As the majority opinion relates, after a long series of hearings lasting over some months, the application was finally rejected by the President of the College in May, 1970.
Before examining the important first amendment issues raised by this case, we should be clear as to the precise consequences of the appellee's actions now approved by this court. Contrary to the repeated assertions in the majority's opinion, this is not a situation where the question is merely whether or not the students will receive "official" recognition for their organization. The record clearly shows that what is at issue is whether these students will be permitted to use the buildings and grounds of the campus to conduct meetings and discussions and is thus analogous to an attempt by the authorities to prevent a particular group or individual from speaking on the school premises. The constitutional problems which this action presents are clearly, therefore, of consequence.
As noted in the majority opinion, the appellees attempted to prevent the students from meeting in the school cafeteria.
We may well begin with Tinker v. Des Moines Independent Community School District, 393 U.S. 503, 89 S.Ct. 733, 21 L.Ed.2d 731 (1969). There the three petitioners, ranging in age from thirteen to sixteen, protested the Viet Nam war by wearing black armbands to school in defiance of a ban on armbands adopted two days earlier by school officials in anticipation of the protest. The petitioners then brought an action pursuant to 42 U.S.C. § 1983 seeking to enjoin on first amendment grounds further discipline of the students for violating the no-armband rule. The Court found for the students holding that their "silent, passive expression of opinion" was an exercise of "primary First Amendment rights" which could be prevented only upon a showing that engaging in this conduct "would materially and substantially interfere with the requirements of appropriate discipline in the operation of the school."
See, Burnside v. Byars, 363 F.2d 744 (5 Cir. 1966).
The holding in Tinker articulated for the first time a broad educational philosophy based on the first amendment. The Court quoted at length from Keyishian v. Board of Regents, 385 U.S. 589, 603, 87 S.Ct. 675, 683, 17 L.Ed.2d 629 (1967), where it had struck down a loyalty oath required of all state teachers:
Since Tinker was concerned with high school students where the Court has held, in other contexts, that first amendment rights may be more limited (cf. Ginsberg v. New York, 390 U.S. 629, 88 S.Ct. 1274, 20 L.Ed.2d 195 (1968), it follows a fortiori that the scope of first amendment rights guaranteed to college students is at least as great as those accorded to persons of a more tender age. The average college student is more than 21 years old. Soglin v. Kauffman, 295 F. Supp. 978, 988 (W.D.Wisc., 1968).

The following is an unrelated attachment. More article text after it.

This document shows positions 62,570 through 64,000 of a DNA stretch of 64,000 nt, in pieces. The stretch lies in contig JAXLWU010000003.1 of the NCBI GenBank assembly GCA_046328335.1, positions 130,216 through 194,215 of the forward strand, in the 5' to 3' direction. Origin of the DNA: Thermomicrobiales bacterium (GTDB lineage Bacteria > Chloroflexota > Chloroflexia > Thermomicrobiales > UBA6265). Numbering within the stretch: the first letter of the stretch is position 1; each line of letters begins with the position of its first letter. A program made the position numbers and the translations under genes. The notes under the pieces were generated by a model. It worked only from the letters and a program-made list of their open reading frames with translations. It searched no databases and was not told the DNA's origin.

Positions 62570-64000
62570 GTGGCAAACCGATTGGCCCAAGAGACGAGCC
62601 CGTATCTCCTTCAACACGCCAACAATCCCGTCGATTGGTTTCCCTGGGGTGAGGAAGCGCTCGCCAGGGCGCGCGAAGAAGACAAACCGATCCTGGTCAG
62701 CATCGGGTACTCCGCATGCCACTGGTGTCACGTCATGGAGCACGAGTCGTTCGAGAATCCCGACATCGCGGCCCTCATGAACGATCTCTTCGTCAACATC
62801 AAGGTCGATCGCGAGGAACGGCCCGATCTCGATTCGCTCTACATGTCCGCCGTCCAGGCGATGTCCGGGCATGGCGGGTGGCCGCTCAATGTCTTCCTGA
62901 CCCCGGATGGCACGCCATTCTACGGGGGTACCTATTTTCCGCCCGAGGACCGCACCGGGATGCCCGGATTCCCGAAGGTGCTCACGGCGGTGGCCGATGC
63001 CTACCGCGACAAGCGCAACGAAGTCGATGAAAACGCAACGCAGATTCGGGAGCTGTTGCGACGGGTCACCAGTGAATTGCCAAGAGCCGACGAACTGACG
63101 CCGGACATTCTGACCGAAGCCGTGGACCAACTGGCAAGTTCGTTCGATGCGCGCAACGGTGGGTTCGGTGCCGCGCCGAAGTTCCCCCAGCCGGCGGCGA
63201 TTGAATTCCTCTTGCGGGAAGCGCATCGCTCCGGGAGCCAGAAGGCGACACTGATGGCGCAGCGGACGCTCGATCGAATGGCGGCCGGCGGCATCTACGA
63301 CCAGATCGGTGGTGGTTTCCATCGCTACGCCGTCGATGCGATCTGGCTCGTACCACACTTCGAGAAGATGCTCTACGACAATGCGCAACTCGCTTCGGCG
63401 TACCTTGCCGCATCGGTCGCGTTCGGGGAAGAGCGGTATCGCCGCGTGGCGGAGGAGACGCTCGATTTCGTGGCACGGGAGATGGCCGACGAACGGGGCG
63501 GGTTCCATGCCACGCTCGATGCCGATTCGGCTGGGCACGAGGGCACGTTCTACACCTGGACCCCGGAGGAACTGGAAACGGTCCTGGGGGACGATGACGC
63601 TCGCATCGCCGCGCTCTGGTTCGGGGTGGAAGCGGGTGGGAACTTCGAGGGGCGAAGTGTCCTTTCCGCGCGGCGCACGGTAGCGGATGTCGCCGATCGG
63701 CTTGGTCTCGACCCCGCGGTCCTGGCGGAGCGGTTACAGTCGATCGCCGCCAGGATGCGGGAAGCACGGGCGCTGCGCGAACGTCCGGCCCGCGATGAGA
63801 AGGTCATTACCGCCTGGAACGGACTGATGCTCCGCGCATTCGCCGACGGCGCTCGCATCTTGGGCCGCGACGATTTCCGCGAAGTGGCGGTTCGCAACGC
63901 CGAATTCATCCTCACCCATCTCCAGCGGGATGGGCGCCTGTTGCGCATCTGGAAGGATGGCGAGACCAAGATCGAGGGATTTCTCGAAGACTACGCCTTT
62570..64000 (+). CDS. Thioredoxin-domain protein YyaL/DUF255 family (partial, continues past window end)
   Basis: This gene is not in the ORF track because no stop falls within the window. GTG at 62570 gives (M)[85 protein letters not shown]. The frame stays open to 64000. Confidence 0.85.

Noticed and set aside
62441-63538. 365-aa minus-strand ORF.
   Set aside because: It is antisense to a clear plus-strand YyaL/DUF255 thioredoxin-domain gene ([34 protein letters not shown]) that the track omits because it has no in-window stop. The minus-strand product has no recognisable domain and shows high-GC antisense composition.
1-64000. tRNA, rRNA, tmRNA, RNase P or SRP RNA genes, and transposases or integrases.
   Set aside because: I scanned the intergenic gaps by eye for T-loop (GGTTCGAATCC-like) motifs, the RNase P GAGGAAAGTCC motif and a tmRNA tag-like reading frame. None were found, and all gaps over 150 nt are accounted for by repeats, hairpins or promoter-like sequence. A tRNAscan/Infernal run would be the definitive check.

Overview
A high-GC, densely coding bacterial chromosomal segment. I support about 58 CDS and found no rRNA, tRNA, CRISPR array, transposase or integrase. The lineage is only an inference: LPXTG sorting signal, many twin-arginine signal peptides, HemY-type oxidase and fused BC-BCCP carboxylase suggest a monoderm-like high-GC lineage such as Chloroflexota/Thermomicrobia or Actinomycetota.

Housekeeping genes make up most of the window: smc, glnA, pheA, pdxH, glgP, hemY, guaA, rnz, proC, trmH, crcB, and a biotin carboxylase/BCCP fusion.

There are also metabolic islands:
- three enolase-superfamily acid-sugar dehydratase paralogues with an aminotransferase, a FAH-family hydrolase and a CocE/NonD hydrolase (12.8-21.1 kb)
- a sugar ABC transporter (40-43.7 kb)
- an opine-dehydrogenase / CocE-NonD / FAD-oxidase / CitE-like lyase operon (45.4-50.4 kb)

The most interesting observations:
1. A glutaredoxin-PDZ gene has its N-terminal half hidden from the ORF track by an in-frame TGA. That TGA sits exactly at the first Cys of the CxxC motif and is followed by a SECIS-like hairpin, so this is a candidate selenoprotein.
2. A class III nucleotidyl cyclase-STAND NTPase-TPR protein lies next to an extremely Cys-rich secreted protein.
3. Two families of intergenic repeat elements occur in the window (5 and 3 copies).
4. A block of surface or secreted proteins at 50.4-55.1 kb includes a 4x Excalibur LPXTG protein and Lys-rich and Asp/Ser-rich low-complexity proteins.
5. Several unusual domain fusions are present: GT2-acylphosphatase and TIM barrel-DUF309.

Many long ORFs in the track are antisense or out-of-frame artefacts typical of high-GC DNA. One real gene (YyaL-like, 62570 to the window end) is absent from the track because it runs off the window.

"The vigilant protection of constitutional freedoms is nowhere more vital than in the community of American schools." [Citations omitted.] The classroom is peculiarly the "marketplace of ideas." The Nation's future depends upon leaders trained through wide exposure to that robust exchange of ideas which discovers truth "out of a multitude of tongues [rather] than through any kind of authoritative selection."
School authorities may never merely suppress "feelings with which they do not wish to contend," nor may they treat students as "closed-circuit recipients" of the dominant views of the community. The Court emphasized that personal communication among students outside the classroom is one of the activities to which the schools are dedicated. Noting that the exercise of fundamental freedoms often entails risk, the Court said a school may not silence its students simply "to avoid the discomfort and unpleasantness that always accompany an unpopular viewpoint." "In short, the Court adopted the view that the process of education in a democracy must be democratic."
Michelman, "The Supreme Court, 1968 Term," 83 Harv.L.Rev. 1, 159 (1969).
It is perhaps arguable that a college or university might deny the use of its facilities to any political organization, although the courts have in recent years greatly expanded the exercise of first amendment rights on other types of public or even privately owned premises. The record below, however, indicates that the College granted recognition, and thus the use of its facilities, to other political groups and organizations. Once approval has been granted to some, it cannot be denied to others "according to orthodoxy or the popularity of their political or social views," for to do so would be "blatant political censorship."
Edwards v. South Carolina, 372 U.S. 229, 83 S.Ct. 680, 9 L.Ed.2d 697 (1963) (grounds of the state capital); Niemotko v. Maryland, 340 U.S. 268, 71 S.Ct. 325, 95 L.Ed. 267 (1951) (park); Marsh v. Alabama, 326 U.S. 501, 66 S.Ct. 276, 90 L.Ed. 265 (1946) (company town); Amalgamated Food Employees v. Logan Valley Plaza, Inc., 391 U.S. 308, 88 S. Ct. 1601, 20 L.Ed.2d 603 (1968). See, Note, "Regulation of Demonstrations," 80 Harv.L.Rev. 1773 (1967).
Brooks v. Auburn University, 296 F. Supp. 188, 194 (M.D.Ala., 1969).
There are apparently no reported cases in the federal courts dealing with the precise issue raised here. As noted above, the closest analogy would appear to be those cases involving attempts to prevent a particular speaker from appearing on the campus. As Professor Wright has pointed out, there is not a single reported case in recent years where a speaker-ban has been upheld.
In Saxton v. Board of Regents, No. 123-165, Cir. Ct. Dane County, Wisconsin, May 21, 1968 (unreported), a state trial court upheld the denial of official recognition of an SDS chapter.